Timeline backs student’s retaliation claim DA’s probe tracked missing phone all over Chico

Madeline Hemphill

photo by Bianca Quilantan

Madeline Hemphill points to the bush along the Esplanade where she says she was “tackled” by a Chico police officer.

by Dave Waddell

While ruling out officer involvement in a missing cell phone mystery, Butte County District Attorney Mike Ramsey also has disclosed details to ChicoSol that bolster a student’s claim of retaliation by Chico police.

Chico State senior Madeline Hemphill has maintained that five minutes or less elapsed between an initial confrontation with officer Steve Dyke and her arrest in front of her nearby residence. Chico Police Chief Mike O’Brien, in contrast, issued a press statement two days after the Aug. 27, 2016, incident indicating a gap of 28 minutes between the two encounters. read more

Student now fears cops, has no phone Officer Dyke ‘traumatized’ driver with gun in 2011

photo courtesy of Madeline Hemphill

photo courtesy of Madeline Hemphill

by Dave Waddell

If Chico police officer Steve Dyke’s intent last summer was to get Madeline Hemphill to quit filming police with her cell phone, that mission definitely was accomplished.

One reason is practical: Hemphill no longer has her cell phone. Police claim it was lost when they arrested her in the early hours of Aug. 27, 2016, and accused her of resisting arrest. No charges, however, were ever brought against Hemphill by Butte County District Attorney Mike Ramsey.

In a ChicoSol exclusive, Ramsey said Friday that his 10-month investigation into what became of the phone determined that police never had it. Most likely, Ramsey said, the phone was carried around town by a “transient.” The DA promised more details this week. read more

DA: Chico cops never had cell phone ‘Tackled’ student claimed retaliation for filming

photo by Karen LasloButte County District Attorney Mike Ramsey

photo by Karen Laslo

Butte County District Attorney Mike Ramsey

by Dave Waddell

Chico police never had the cell phone of a Chico State student who says the phone contained video showing excessive police force, Butte County District Attorney Mike Ramsey told ChicoSol late Friday.

In a telephone voice message left for ChicoSol, Ramsey said he suspects a “transient” had the phone in the days after it left student Madeline Hemphill’s possession as she was arrested last August. Hemphill was filming officer Steve Dyke as he arrested her roommate when she was suddenly ordered to jail by Dyke, “tackled” to the ground by other officers, and accused of resisting arrest. read more

Autopsy: Phillips shot 11 times, not 10 Mortal heart wound from sharply downward shot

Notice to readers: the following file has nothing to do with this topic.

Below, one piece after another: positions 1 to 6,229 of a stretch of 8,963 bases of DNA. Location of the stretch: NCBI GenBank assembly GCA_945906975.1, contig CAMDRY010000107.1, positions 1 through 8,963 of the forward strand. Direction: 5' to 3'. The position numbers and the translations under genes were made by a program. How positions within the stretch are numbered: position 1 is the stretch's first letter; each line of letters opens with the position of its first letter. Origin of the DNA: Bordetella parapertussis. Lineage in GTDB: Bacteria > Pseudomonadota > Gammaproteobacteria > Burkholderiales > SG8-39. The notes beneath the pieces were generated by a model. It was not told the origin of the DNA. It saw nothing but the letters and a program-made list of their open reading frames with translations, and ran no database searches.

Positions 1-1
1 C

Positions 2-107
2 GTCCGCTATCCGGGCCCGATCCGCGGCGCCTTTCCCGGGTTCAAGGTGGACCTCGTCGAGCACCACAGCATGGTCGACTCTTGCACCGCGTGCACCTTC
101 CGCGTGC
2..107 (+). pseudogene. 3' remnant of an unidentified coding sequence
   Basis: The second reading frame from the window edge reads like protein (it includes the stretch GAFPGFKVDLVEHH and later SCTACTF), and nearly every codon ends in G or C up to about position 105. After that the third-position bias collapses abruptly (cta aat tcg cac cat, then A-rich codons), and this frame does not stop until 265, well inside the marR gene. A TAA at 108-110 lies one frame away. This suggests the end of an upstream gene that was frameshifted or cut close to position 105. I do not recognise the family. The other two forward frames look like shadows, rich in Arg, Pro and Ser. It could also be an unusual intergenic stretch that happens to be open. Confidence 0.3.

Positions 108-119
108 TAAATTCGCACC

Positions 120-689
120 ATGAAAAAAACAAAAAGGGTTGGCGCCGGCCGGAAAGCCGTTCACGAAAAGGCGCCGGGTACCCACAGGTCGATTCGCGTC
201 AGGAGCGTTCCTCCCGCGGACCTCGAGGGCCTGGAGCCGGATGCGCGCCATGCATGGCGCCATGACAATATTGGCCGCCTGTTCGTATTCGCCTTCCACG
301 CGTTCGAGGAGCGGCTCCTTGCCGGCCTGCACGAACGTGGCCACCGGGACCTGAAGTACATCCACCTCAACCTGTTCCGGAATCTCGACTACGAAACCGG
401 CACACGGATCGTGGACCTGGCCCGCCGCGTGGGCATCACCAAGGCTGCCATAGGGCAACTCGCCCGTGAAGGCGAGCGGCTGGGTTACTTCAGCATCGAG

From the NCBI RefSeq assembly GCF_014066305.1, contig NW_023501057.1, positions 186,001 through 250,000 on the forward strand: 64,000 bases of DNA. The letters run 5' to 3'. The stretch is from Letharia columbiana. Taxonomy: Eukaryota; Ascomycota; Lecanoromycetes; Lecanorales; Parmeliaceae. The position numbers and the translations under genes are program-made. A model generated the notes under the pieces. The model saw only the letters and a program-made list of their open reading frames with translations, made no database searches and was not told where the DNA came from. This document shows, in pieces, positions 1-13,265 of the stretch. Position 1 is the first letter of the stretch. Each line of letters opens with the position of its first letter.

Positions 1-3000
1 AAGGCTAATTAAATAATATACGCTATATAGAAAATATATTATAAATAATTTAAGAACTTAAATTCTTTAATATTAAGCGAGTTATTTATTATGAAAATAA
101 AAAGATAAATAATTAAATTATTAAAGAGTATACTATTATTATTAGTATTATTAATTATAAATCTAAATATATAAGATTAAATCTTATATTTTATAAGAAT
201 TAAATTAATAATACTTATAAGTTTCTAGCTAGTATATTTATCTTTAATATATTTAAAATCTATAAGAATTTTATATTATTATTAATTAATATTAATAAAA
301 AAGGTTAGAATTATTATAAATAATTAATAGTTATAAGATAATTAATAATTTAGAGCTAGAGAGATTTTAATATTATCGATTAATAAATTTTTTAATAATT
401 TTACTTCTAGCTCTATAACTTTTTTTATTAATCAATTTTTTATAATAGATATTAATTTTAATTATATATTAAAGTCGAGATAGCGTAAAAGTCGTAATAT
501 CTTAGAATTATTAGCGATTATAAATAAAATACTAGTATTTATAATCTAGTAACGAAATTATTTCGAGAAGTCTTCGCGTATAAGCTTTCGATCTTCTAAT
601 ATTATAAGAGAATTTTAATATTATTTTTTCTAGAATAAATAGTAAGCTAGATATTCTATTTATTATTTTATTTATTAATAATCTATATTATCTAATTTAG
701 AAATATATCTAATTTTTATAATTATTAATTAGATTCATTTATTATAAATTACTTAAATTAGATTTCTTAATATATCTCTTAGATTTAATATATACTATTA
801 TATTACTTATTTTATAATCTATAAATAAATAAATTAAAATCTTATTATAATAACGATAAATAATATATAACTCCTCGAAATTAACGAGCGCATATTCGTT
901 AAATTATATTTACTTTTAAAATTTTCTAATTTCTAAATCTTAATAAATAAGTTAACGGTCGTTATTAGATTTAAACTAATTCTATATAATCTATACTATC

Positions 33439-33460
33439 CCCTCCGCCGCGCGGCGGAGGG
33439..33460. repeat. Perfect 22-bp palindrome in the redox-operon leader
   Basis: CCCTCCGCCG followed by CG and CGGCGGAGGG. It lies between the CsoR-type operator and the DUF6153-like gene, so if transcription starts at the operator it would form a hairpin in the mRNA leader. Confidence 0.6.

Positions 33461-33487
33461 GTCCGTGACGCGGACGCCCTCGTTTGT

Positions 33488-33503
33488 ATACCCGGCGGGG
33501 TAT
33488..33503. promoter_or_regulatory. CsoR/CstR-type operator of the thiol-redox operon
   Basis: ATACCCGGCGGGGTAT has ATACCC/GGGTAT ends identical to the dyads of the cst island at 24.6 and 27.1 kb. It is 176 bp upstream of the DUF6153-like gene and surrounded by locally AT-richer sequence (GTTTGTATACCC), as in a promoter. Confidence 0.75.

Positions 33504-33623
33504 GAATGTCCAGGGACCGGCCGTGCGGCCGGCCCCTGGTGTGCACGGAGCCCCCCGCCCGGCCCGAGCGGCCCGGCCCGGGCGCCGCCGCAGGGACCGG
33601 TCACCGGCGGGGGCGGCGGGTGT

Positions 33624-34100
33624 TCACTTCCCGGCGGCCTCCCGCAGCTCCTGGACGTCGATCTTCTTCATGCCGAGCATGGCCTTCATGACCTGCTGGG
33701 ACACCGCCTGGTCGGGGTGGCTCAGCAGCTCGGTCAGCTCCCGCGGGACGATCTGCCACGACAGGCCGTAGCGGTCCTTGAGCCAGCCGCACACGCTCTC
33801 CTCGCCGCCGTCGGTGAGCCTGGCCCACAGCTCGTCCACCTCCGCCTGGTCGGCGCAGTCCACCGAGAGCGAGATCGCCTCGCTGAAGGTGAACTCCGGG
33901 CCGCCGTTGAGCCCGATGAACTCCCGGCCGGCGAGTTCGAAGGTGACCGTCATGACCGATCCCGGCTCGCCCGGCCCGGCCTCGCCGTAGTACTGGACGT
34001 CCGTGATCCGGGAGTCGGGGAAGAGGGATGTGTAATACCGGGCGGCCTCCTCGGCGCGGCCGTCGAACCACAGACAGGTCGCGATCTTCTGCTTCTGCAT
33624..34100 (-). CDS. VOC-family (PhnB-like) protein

Phillips family photo Desmond Phillips

Phillips family photo

Desmond Phillips

by Dave Waddell

Desmond Phillips, a mentally ill young black man killed by Chico police on March 17, was hit by 11 bullets — not shot 10 times, as Butte County District Attorney Mike Ramsey has claimed — according to a forensic autopsy report reviewed by ChicoSol.

One of those 11 rounds hit Phillips in the nose and then re-entered his body through his chest, creating a total of 12 gunshot entry wounds, says the autopsy report. That same bullet, which the report says traveled in a downward direction at a “sharp angle,” tore through Phillips’ heart, causing his most grievous wound. read more

De-escalation makes a difference, Summers says Retired officer advocates 'Memphis Model'



Retired police officer Mike Summers of West Sacramento addressed a crowd of about a hundred people Thursday evening at a community workshop on Crisis Intervention Team (CIT) training at Chico’s First Christian Church. Summers is an advocate of the so-called Memphis Model of de-escalation, which he said resulted in a dramatic decrease in officer-involved shootings in the Tennessee city beginning in the late ‘80s.

Summers said law enforcement officers are typically trained at police academies to exhibit a “command presence,” which doesn’t always work well in dealing with the mentally ill. Thursday’s event was hosted by Crisis Care Advocacy and Triage in the wake of the killing of Desmond Phillips, a mentally ill young black man who was shot 11 times by Chico police on March 17. ChicoSol will publish a follow-up story on the Phillips shooting on June 17. -- photo and story by Dave Waddell.

Community celebrates Desmond Phillips’ life 'Justice for Desmond Phillips' group plans Capitol rally

photo by Dave Waddell

photo by Dave Waddell

by Dave Waddell

Hundreds of area residents turned out Sunday evening to celebrate the life of Desmond Phillips, a mentally ill black man gunned down March 17 by Chico police.

Money from the barbecue/entertainment fundraiser at 20th Street Park will be used by the Phillips family to seek justice for Phillips, organizers said.

Next up for the group will be a June 9 rally beginning at 3 p.m. at the state Capitol in Sacramento, where demonstrators will march to the California Attorney General’s Office seeking a state probe of the killing.

“It went just wonderful,” said David Phillips, Desmond’s father, of Sunday’s fundraiser. “So many people there, and so much love. People from different walks of life enjoying each other. And that’s Desmond right there.” read more